According to data from Fiesp, industrial production in Brazil, after reaching a peak of 21.8% of GDP in 1985, has been falling systematically since then. Current data show that in 2021 it dropped to 10.5%. In terms of other countries, the drop is even more expressive. Also according to Fiesp data, in 1980 the Brazilian industrial product was equivalent to 117.3% of the sum of industrial products from China, South Korea, Malaysia and Thailand. In 2011 this percentage had already dropped to 10%.

The data referring to qualified human resources are also not favorable to Brazil. According to data from the CIA, IMF and OECD, in 2011 the number of engineers and scientists per 1 million inhabitants was around 500 in Brazil, while in countries such as Sweden, Singapore, Norway, Denmark, Finland and Japan, for example, this number is more than 5 thousand.

The scenario outlined above justifies the acceptance of the premise that Brazil urgently needs to increase its industrial and technological self-sufficiency for defense purposes. This should be a topic addressed by all presidential candidates.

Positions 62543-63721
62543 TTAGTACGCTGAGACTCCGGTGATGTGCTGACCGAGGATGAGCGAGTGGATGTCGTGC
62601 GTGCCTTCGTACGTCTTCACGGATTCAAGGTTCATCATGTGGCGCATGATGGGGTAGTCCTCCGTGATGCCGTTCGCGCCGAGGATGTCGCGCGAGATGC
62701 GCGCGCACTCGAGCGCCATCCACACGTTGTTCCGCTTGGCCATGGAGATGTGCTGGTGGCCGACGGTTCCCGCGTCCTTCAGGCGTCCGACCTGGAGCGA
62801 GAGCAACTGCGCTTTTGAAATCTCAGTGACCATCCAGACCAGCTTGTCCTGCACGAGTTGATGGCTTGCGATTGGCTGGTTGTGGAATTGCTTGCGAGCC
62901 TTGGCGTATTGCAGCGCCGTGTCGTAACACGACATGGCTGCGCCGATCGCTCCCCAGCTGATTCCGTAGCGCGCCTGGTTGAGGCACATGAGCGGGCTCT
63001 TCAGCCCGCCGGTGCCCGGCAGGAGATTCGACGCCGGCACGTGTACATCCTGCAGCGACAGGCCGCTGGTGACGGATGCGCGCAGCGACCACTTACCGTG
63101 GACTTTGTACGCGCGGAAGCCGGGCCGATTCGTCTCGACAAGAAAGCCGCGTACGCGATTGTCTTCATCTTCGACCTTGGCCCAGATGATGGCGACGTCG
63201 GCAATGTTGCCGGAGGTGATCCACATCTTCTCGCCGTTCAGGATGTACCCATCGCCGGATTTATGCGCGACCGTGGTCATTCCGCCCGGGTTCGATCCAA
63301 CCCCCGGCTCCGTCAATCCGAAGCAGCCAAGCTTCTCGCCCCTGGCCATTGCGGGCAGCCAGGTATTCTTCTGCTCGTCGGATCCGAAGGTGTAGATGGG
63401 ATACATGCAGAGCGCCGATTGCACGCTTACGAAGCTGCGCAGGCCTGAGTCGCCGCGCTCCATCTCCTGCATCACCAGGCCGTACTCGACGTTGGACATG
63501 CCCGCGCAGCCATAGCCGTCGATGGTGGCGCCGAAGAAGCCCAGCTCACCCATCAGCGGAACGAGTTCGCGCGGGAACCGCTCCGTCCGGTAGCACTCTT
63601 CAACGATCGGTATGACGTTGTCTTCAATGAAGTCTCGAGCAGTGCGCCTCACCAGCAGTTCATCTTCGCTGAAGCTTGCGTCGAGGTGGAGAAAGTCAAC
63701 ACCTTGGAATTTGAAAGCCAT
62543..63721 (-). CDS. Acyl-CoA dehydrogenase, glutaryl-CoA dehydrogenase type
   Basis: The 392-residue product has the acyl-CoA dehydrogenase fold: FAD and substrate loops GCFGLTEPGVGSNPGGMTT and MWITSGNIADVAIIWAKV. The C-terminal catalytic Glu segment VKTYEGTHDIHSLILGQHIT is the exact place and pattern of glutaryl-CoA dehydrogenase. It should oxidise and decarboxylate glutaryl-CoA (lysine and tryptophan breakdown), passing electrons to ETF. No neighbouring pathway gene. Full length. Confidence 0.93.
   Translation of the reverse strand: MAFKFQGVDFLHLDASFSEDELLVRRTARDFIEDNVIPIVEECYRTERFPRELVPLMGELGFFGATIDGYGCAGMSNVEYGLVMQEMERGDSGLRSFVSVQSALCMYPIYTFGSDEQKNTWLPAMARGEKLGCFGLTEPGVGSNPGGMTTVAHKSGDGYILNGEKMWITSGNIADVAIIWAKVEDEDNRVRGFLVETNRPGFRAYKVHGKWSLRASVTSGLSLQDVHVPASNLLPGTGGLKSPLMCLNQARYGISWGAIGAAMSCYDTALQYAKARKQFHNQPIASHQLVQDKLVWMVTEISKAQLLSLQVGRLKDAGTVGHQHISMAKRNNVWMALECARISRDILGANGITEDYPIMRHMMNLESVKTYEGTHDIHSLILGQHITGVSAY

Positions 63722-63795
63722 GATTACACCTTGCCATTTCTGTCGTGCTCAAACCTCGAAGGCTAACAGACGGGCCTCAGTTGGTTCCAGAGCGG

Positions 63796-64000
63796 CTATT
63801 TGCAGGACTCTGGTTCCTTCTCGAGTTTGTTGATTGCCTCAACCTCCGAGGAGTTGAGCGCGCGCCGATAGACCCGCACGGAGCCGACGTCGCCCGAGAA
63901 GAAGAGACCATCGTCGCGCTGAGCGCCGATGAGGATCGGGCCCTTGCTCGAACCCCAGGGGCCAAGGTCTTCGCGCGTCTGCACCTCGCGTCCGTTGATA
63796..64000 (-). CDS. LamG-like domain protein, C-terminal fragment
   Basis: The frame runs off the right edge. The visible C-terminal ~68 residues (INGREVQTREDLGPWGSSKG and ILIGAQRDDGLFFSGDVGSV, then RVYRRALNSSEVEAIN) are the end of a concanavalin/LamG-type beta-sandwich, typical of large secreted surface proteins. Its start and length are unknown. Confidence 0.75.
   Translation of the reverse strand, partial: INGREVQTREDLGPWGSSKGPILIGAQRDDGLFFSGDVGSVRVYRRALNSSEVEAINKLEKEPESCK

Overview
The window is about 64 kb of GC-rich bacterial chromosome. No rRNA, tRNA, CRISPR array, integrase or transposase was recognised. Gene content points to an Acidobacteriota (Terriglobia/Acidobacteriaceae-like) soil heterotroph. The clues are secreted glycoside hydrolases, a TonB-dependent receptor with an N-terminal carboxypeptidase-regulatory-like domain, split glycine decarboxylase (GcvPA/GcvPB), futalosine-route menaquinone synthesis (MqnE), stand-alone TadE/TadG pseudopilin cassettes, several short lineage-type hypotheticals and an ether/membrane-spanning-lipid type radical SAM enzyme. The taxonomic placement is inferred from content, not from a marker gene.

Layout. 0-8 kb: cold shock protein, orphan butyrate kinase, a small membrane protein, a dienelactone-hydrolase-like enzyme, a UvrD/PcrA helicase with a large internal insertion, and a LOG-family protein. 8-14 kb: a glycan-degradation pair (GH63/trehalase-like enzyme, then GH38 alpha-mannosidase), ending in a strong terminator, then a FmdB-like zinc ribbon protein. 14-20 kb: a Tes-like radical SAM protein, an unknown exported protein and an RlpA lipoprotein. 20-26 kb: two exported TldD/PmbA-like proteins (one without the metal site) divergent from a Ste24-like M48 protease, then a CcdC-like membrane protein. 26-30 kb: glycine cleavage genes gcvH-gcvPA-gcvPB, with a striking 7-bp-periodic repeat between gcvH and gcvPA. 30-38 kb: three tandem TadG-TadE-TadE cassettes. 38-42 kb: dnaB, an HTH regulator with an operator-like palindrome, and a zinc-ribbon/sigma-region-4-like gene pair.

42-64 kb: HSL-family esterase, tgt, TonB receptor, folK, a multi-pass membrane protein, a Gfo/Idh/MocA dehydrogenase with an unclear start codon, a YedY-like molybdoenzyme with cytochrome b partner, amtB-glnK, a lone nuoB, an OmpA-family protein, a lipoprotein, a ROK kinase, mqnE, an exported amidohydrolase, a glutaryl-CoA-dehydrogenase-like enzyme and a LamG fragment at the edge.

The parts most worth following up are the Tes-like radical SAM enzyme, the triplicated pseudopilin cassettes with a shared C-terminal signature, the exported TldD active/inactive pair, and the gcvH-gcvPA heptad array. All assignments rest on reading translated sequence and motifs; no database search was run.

The materialization of this project requires the formulation of a strategic objective, which is considered a priority, which defines concrete results to be achieved within a period compatible with the urgency that the subject requires and is feasible.

This objective should be to achieve, in a period of 24 years (corresponding to six periods of government), a significant self-sufficiency in high and medium high technologies critical for the development of defense products considered strategic and the creation and/or consolidation of companies strategic companies capable of designing, developing, manufacturing and maintaining these products.

Eduardo Siqueira BrickPh.D., is a retired full professor at Universidade Federal Fluminense, retired CMG of the Corps of Engineers and Naval Technicians of the Brazilian Navy, member of the National Academy of Engineering (ANE) and researcher at the Nucleus of Defense, Innovation, Training Studies and Industrial Competitiveness (UFFDEFESA) and the National Defense & Security Center (CEDESEN), of which he is also a member of the Advisory Board.